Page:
On the contrary, and as the appellate court pointed out, what were actually proven by the evidence on record are the following: (1) Cabral and Bracamonte executed a MOA in Makati City; (2) Bracamonte issued and delivered a postdated check in Makati City simultaneous to the signing of the agreement; (3) the check was presented for payment and was subsequently dishonored in Makati City. As such, the Court does not see why Cabral did not file the complaint before the Makati City trial court. Not only were the MOA and subject check executed, delivered, and dishonored in Makati City, it was even expressly stipulated in their agreement that the parties chose Makati City as venue for any action arising from the MOA because that was where it was executed. It is clear from the foregoing that the element of deceit took place in Makati City where the worthless check was issued and delivered, while the damage was inflicted also in Makati City where the check was dishonored by the drawee bank.

While Cabral is not wrong in saying that the crime of estafa is a continuing or transitory offense and may be prosecuted at the place where any of the essential ingredients of the crime took place, the pieces of evidence on record point only to one place: Makati City. Time and again, the Court has ruled that “in criminal cases, venue or where at least one of the elements of the crime or offense was committed must be proven and not just alleged. Otherwise, a mere allegation is not proof and could not justify sentencing a man to jail or holding him criminally liable. To stress, an allegation is not evidence and could not be made equivalent to proof.”There being no showing that the offense was committed within Parañaque City, the RTC of that city has no jurisdiction over the case.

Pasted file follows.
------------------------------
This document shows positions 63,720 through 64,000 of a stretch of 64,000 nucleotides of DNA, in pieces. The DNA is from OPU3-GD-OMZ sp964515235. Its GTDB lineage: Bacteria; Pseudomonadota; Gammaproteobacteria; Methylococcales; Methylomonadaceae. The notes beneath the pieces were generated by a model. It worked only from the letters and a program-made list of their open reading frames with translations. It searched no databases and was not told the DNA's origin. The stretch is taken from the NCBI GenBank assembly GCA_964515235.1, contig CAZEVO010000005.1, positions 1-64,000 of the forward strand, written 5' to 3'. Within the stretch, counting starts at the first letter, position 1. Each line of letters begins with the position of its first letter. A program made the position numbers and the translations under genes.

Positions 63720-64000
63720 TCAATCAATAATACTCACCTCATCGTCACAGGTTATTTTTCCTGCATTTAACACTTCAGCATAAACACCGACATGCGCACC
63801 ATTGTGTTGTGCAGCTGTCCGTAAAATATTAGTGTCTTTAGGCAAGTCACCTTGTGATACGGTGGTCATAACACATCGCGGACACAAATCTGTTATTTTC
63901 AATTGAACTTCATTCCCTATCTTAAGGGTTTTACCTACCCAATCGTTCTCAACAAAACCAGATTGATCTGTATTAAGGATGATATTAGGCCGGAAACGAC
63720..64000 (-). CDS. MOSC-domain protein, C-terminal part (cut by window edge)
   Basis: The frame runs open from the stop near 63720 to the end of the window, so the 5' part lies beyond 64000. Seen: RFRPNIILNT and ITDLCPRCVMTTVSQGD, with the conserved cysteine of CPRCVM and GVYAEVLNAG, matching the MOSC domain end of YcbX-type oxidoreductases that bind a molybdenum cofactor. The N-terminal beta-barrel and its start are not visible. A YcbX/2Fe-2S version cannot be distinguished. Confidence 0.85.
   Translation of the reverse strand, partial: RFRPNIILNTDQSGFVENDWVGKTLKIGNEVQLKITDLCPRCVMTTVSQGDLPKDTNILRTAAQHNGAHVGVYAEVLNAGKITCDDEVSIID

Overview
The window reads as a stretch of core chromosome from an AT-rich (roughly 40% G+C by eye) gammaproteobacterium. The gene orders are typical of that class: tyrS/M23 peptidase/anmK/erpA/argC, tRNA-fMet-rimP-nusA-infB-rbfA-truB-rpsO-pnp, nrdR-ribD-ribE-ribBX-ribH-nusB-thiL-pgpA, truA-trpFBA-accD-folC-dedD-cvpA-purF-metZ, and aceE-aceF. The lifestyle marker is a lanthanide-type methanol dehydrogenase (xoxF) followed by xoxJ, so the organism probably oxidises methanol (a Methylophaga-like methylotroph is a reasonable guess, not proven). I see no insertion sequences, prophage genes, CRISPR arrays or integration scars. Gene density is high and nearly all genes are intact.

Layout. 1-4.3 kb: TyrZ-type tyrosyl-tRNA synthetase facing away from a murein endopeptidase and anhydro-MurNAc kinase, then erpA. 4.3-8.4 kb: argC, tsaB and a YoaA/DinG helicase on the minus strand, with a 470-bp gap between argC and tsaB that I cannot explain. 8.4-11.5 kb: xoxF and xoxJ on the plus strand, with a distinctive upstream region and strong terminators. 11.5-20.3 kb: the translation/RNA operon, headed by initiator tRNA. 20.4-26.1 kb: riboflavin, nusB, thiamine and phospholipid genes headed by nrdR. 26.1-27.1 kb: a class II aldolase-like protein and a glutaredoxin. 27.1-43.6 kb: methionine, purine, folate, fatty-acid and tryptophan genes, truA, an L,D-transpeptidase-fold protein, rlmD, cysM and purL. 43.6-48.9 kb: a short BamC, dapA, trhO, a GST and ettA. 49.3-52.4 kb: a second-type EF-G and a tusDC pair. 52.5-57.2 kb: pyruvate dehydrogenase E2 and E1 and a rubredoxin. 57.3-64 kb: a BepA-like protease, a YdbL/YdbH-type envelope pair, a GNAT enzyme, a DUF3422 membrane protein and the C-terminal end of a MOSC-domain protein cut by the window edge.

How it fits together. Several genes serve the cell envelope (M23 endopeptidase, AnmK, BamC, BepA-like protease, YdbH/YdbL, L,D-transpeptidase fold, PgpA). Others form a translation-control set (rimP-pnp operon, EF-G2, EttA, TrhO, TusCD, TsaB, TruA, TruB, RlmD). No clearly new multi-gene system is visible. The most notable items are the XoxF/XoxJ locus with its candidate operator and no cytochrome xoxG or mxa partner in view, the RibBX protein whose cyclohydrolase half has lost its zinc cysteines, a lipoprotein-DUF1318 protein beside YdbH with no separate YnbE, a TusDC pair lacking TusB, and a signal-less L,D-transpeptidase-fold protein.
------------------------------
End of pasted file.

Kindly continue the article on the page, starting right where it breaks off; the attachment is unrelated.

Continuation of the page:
C.       As to Cabral’s contention that Bracamonte’s motion should be considered barred by laches as it took him four (4) years before he raised the issue of jurisdiction, actively participating in the proceedings by cross­ examining the prosecution witness, the rule is settled that an objection based on the ground that the court lacks jurisdiction over the offense charged may be raised or considered motu proprio by the court at any stage of the proceedings or on appeal. Moreover, jurisdiction over the subject matter in a criminal case cannot be conferred upon the court by the accused, by express waiver or otherwise, since such jurisdiction is conferred by the sovereign authority which organized the court, and is given only by law in the manner and form prescribed by law [Fukuzume v. People 511 Phil. 192 (2005)].